Researchers and supercomputers to help create a standard 3D neuron model
Before scientists can unlock the secrets of the human brain, they must fully understand neurons—the cells of our brain, spinal cord and overall nervous system. Thousands of detailed neuron images, from different organisms, currently sit in individual data collections across the globe, comprising several petabytes of data altogether. Despite this plethora of data, made possible with advancements in brain cellular imaging, data standardization is still a major hurdle to gaining an accurate understanding about how neurons work.
Over the years, dozens of imaging paradigms and algorithms have been created for visualizing the 3D structure of neurons—leading to a variety of disparate datasets in the field. But neuroscientists widely agree that to solve the mysteries of the brain, they need to cross-compare these datasets. That's why many of the field's brightest minds are participating in BigNeuron, a community effort to define and advance the state of the art of single neuron reconstruction and analysis and create a common platform for analyzing 3D neuronal structure.
In an attempt to find a standard neuron reconstruction algorithm, BigNeuron will sponsor a series of international hackathons and workshops where contending algorithms will be ported onto a common software platform to analyze neuronal physical structure using the same core dataset. All ported algorithms will be bench-tested at Department of Energy supercomputing centers—including the National Energy Research Scientific Computing Center (NERSC) at the Lawrence Berkeley National Laboratory (Berkeley Lab) and the Oak Ridge Leadership Computing Facility (OLCF) at the Oak Ridge National Laboratory (ORNL)—as well as Human Brain Project supercomputing centers, allowing the community to standardize optimal protocols for labeling, visualizing and analyzing neuronal structure and key biological features.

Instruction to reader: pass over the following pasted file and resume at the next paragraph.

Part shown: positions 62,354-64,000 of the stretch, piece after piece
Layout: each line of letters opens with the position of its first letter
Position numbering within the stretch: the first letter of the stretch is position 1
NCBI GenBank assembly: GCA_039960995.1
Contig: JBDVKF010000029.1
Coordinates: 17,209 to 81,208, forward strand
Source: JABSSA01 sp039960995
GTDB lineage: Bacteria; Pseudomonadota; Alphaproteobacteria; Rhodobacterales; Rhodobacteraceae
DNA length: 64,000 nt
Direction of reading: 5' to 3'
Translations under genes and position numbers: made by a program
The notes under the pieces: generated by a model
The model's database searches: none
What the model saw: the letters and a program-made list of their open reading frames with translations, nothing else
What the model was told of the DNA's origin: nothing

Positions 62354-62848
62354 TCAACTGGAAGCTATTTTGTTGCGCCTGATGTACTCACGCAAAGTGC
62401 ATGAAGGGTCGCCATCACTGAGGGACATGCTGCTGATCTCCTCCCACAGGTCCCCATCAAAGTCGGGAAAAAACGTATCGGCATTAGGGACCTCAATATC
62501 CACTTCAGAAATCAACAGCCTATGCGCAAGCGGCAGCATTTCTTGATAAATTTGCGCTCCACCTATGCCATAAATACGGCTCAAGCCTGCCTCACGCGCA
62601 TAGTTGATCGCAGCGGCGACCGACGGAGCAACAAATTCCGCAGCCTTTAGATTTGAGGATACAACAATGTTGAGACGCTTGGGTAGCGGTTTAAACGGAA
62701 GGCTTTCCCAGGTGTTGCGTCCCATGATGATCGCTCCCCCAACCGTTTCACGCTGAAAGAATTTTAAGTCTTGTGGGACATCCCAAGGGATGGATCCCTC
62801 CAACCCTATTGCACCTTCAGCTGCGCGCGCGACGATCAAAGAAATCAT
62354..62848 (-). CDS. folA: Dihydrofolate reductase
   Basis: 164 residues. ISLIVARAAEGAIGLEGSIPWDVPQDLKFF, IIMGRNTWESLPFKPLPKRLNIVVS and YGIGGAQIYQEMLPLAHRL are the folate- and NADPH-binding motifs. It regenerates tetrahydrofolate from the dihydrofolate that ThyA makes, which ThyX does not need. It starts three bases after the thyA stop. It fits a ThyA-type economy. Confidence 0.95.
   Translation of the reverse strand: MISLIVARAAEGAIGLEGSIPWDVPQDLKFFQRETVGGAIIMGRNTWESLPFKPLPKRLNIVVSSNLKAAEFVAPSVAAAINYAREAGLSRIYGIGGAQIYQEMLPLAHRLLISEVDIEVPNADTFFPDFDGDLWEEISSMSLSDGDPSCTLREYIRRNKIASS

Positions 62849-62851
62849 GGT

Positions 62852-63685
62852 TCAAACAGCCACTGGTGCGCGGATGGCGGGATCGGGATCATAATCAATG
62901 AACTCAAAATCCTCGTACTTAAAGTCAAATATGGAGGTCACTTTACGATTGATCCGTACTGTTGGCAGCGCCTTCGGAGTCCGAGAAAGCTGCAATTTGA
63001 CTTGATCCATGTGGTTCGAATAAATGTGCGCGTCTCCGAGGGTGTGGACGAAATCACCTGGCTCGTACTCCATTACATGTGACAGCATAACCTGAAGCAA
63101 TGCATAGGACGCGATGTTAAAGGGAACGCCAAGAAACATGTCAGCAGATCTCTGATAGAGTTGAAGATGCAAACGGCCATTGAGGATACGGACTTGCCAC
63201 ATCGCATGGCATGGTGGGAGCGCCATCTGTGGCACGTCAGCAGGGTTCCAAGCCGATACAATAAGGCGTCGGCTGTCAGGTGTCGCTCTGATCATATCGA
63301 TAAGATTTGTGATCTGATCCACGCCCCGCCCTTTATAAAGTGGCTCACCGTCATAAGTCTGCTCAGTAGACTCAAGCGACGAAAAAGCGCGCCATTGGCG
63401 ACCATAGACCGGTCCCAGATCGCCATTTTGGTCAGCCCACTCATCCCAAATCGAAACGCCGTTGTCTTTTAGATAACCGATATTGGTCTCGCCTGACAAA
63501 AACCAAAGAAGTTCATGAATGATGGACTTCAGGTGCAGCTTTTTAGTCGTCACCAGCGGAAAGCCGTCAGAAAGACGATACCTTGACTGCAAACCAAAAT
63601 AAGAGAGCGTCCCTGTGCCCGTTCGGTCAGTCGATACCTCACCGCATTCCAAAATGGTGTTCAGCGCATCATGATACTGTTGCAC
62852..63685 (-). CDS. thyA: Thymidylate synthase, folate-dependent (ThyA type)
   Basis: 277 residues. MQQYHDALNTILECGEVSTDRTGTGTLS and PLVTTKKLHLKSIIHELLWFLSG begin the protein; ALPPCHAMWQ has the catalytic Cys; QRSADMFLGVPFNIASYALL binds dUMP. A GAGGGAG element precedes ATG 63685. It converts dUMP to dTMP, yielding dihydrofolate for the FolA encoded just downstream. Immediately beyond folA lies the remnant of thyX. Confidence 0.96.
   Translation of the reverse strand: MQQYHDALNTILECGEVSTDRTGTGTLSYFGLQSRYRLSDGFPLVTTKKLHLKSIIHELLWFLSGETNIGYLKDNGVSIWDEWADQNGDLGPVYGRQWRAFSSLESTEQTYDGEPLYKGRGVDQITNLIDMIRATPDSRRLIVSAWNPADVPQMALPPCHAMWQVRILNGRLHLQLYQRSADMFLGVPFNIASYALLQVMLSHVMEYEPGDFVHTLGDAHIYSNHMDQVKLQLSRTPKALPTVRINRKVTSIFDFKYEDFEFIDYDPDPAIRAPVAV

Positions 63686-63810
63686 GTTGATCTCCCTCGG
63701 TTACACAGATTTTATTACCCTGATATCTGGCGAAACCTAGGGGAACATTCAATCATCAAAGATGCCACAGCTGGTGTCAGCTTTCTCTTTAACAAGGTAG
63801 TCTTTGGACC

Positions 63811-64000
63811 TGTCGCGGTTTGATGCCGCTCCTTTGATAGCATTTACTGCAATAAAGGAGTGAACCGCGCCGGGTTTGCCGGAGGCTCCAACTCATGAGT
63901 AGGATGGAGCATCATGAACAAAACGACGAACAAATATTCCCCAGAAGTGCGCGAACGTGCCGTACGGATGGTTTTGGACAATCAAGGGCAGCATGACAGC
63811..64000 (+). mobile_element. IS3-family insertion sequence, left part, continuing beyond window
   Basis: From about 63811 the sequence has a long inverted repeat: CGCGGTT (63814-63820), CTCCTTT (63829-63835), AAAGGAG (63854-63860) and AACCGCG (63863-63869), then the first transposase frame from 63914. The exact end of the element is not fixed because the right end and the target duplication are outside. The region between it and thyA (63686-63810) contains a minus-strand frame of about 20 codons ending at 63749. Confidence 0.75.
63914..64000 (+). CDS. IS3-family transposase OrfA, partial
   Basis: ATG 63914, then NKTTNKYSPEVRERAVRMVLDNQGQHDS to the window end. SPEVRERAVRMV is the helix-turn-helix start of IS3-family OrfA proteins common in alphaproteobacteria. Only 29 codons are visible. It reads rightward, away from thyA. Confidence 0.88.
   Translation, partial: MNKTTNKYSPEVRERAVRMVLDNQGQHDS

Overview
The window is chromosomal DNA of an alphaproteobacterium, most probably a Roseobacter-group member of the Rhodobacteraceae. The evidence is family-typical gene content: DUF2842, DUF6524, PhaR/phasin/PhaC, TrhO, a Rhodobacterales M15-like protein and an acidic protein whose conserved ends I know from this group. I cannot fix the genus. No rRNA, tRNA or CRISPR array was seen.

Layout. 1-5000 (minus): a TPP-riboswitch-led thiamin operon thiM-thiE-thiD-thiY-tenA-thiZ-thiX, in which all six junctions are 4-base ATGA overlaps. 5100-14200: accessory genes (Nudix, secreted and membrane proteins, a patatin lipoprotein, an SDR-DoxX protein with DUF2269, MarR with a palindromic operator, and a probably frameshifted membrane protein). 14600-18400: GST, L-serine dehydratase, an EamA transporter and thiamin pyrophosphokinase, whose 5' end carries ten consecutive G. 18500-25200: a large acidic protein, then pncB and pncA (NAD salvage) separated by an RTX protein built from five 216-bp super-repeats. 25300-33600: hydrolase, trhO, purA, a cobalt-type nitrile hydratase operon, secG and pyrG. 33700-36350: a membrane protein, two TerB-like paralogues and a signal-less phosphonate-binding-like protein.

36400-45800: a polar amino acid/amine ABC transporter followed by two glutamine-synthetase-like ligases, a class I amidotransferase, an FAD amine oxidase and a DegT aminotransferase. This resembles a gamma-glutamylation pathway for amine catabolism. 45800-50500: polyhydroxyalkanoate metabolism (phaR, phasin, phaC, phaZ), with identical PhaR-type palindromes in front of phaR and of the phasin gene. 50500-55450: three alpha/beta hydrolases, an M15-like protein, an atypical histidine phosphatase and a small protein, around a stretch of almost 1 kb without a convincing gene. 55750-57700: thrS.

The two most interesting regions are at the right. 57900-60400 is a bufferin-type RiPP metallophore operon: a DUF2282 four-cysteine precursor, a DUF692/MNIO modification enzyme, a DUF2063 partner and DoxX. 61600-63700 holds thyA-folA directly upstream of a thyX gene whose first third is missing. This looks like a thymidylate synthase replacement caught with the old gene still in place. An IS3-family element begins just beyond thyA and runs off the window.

The data generated by these benchmark runs will be used to develop a comprehensive annotated database of complex neuronal morphology, generate a searchable tool for discovering annotated and unique characteristics of neuronal morphology and lay the groundwork for potentially integrating this tool with large-scale data sets linking form to neuronal function. In addition, researchers will be able to access it via the Collaborative Research in Computational Neuroscience (CRCNS) data-sharing portal hosted by NERSC, which allows neuroscience researchers worldwide to easily share files without having to download any special software.
"BigNeuron highlights NERSC's strengths as a unified facility where people can run sophisticated data analytics algorithms and simulations and a worldwide community of researchers can easily access the results over the Internet," says Prabhat, leader of NERSC's Data and Analytics Services Group and BigNeuron collaborator.
"For more than 40 years NERSC has served as a scientific computing center and archive for thousands of researchers at national laboratories and universities around the world. Our users are investigating a variety of problems from climate to combustion, and we've developed a robust infrastructure to support their needs," says Sudip Dosanjh, NERSC Director. "Our participation in the BigNeuron effort is an extension of the work that we've been doing for four decades."